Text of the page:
Investigators: Kimberly Gokoffski; Gianluca Lazzi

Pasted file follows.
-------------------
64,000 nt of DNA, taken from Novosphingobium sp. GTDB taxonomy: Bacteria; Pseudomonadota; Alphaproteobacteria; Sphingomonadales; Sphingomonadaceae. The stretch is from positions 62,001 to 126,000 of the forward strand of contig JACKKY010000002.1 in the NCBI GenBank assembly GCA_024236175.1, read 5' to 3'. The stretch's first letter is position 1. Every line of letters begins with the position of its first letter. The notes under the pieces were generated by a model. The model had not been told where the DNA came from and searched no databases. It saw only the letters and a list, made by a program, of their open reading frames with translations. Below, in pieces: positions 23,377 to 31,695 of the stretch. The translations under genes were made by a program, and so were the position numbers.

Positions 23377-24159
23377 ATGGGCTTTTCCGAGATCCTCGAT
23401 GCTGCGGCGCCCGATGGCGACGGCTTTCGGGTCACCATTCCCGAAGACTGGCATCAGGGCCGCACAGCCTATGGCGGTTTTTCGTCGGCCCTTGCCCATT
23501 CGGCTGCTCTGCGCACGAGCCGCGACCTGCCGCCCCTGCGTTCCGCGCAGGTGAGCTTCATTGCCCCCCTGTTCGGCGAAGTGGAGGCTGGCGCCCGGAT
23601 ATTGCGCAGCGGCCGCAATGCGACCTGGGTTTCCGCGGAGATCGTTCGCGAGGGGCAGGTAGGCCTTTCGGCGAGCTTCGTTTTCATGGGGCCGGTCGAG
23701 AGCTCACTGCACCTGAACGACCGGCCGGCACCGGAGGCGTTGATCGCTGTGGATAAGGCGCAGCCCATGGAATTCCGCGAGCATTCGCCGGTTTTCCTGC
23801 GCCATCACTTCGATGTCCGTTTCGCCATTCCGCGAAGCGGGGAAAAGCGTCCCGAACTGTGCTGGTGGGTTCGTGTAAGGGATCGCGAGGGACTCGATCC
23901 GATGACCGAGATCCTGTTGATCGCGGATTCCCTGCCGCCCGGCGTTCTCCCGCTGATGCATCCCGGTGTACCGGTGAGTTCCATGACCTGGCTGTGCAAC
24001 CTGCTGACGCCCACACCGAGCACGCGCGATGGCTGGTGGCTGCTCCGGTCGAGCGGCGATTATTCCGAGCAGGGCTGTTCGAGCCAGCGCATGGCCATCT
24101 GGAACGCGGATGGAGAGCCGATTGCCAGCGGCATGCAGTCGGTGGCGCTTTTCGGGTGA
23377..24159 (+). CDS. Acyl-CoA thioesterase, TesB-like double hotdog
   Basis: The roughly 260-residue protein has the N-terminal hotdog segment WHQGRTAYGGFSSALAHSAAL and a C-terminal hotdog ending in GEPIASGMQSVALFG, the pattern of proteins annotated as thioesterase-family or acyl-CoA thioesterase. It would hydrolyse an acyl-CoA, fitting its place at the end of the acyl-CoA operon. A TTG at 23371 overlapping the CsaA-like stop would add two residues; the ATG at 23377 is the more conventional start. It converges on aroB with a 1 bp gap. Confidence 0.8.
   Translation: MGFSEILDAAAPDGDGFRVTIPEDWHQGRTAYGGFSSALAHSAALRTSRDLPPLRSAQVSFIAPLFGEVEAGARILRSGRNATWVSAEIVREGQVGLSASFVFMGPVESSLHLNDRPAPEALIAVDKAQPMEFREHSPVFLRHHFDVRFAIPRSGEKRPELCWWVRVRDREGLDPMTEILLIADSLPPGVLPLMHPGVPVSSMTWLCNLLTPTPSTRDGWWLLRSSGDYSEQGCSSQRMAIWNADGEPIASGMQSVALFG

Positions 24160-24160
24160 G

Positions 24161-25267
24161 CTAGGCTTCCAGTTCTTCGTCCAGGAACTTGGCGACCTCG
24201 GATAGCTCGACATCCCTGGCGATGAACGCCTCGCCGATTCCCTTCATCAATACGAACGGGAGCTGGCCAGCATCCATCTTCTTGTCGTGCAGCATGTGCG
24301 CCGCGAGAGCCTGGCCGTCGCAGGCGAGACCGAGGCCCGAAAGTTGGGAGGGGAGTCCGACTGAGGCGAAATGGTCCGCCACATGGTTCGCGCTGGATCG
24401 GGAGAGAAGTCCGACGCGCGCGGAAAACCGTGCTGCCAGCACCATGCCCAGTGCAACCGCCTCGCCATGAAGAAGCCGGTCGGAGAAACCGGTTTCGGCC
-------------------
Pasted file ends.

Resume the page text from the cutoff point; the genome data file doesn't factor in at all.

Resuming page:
Restoration of vision in patients blinded glaucoma requires therapies that promote retinal ganglion cell (RGC) survival and direct RGC axon regeneration. The aim of this collaboration is to demonstrate that electric field (EF) application is an effective strategy to address this clinical need. EFs have been shown to increase RGC survival after optic nerve injury and to direct RGC axon growth in vitro. Despite this, translation into the clinical arena lost momentum due to dependence on direct current (DC), which is unsafe. Alternating current, the natural alternative, is ineffective at directing axon growth. Instead, our group is exploiting advances in neuro-electrical engineering by applying hybrid, asymmetric charge-balanced (ACB) waveforms to direct optic nerve regeneration. ACB waveforms are charge-balanced but have asymmetry that allow them to direct cellular processes similar to DC current. Here, we present compelling preliminary data that show that 1) ACB waveforms direct RGC axon growth in vitro, 2) EF stimulation of crushed optic nerves with ACB waveforms applied two weeks after optic nerve injury directed 3-fold more RGC survival and 3-fold more axon regeneration over controls, 3) minimally invasive electrodes generate larger EFs along the optic nerve, and 4) an external non-foster circuit can increase the EF gradient generated by our system. Leveraging the expertise of Dr. Lazzi, an electrical engineer, and Dr. Gokoffski, a neuro-ophthalmologist/neurobiologist, our collaboration employs computational engineering approaches paired with cell biology and animal experiments to test the hypotheses that 1) minimally invasive application of EFs to crushed optic nerves will robustly promote RGC survival and direct RGC axon growth over untreated controls and 2) addition of an external non-foster circuit will synergistically direct RGC axon regeneration over traditional ACB waveforms. This project has tremendous potential for commercialization and for inducing a paradigm shift in the field of optic nerve regeneration, bringing electrical modulation to the forefront.